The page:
Yes, Rocky's has closed as has Charlie Williams' Pine Crest Lodge.

          3. We absolutely loved Athens! Ate at The Last Resort (lunch) and it was terrific. Living in Central Florida, formerly in South Florida, and before that NYC/NJ, we were astounded at the amount of land and the amazing homes one could have in this part of the country at such reasonable prices. And the property taxes were so low it was hard to believe.

            The poster, who complained about the dearth of quality enthnic places, is most likely right. He's lived there for 2-1/2 years. We were there only for a day trip from Chateau Elan. But, I got to tell you it's a beautiful town.

            1. When I visit my dad in GA, I drive the back roads because I drive a very small car and 1) I-85 scares me in that car 2) the back road route is beautiful and back roads is one of the reasons I have that car. So, as I go through Athens via "the loop" what's my closest and best bet for lunch? Thanks.

              1. Mike and Ed's is good bar b cue, especially hickory ribs. fresh air is also good if you like vinegar base. some good cue on the road to Greensboro (2 places cant think of names). apparently a good cue joint in Lexington as well.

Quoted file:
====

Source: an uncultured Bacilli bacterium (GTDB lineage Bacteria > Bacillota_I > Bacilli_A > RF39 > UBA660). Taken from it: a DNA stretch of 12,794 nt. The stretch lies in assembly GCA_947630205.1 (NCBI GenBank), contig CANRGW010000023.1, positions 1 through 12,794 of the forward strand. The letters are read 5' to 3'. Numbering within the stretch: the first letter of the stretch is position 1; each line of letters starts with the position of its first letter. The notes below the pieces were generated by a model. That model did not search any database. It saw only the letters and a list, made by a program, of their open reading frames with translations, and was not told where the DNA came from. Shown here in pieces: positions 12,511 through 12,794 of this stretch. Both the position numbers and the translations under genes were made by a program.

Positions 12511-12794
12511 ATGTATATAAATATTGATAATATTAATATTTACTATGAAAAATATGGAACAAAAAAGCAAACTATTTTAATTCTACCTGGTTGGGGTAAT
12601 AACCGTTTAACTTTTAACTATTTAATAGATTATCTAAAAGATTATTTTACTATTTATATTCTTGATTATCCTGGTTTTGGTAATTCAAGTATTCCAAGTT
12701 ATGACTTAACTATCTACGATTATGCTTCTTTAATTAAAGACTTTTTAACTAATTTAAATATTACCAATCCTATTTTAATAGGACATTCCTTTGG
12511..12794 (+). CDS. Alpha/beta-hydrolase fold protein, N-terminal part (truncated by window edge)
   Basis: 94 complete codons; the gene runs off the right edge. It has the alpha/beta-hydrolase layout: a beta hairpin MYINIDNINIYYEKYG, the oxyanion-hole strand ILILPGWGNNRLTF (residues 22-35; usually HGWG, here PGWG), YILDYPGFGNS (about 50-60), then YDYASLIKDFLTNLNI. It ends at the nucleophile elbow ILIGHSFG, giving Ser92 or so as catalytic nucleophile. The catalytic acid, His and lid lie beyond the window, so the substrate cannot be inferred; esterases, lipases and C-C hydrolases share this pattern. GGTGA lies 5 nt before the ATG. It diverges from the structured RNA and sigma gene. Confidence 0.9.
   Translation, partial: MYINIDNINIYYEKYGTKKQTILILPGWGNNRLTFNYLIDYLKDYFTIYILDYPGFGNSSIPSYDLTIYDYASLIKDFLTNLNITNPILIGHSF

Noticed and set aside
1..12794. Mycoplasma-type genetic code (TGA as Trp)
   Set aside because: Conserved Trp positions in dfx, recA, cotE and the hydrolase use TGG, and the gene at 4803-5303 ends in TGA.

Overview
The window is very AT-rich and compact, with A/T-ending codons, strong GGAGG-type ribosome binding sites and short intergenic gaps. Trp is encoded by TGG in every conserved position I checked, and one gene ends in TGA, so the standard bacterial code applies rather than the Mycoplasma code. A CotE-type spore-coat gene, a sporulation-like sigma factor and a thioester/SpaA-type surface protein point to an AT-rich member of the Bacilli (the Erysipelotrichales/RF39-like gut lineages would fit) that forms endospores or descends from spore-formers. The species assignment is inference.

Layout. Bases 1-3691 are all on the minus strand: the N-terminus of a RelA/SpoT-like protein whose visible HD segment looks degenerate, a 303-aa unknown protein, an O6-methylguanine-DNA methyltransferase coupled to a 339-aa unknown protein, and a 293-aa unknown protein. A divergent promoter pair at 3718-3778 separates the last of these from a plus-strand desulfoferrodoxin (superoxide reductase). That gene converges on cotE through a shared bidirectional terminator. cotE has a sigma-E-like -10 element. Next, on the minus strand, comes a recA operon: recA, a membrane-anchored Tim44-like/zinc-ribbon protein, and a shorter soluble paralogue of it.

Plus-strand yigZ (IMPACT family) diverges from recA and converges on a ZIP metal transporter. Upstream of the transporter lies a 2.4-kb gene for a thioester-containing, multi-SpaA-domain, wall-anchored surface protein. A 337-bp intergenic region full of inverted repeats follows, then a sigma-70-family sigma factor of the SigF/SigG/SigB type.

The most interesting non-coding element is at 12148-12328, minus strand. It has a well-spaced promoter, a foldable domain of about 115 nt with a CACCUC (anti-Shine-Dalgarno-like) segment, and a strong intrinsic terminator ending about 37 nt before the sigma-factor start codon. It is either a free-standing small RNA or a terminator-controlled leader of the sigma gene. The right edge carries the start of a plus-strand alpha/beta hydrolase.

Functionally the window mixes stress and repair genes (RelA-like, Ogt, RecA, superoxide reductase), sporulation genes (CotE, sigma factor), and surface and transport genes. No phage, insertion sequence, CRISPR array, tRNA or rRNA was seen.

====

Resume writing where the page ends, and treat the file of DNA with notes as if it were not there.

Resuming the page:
but all in all you are right, Athens could stand a few real more real food places. it is glum.

                decent cajun food at gautreaux's out at Barnett Shoals and Gaines school.

                best Chinese i have found is place over on west side in Kroger/Home Depot shopping center, chef ming I think is the name.

                1 Reply
                1. re: Big Plato

                  I agree, Chef Ming's is the only Chinese Restaurant I will dine at in Athens. The food is consistently amazing. ---Fresh seafood, vegetables and ingredients. All at amazingly low prices for the huge portion sizes

                  Try the Shrimp in Black Bean sauce. It will not disappoint.... They leave the sketchiness out of Chinese dining in the Athens area.

                  --The Culinary Queen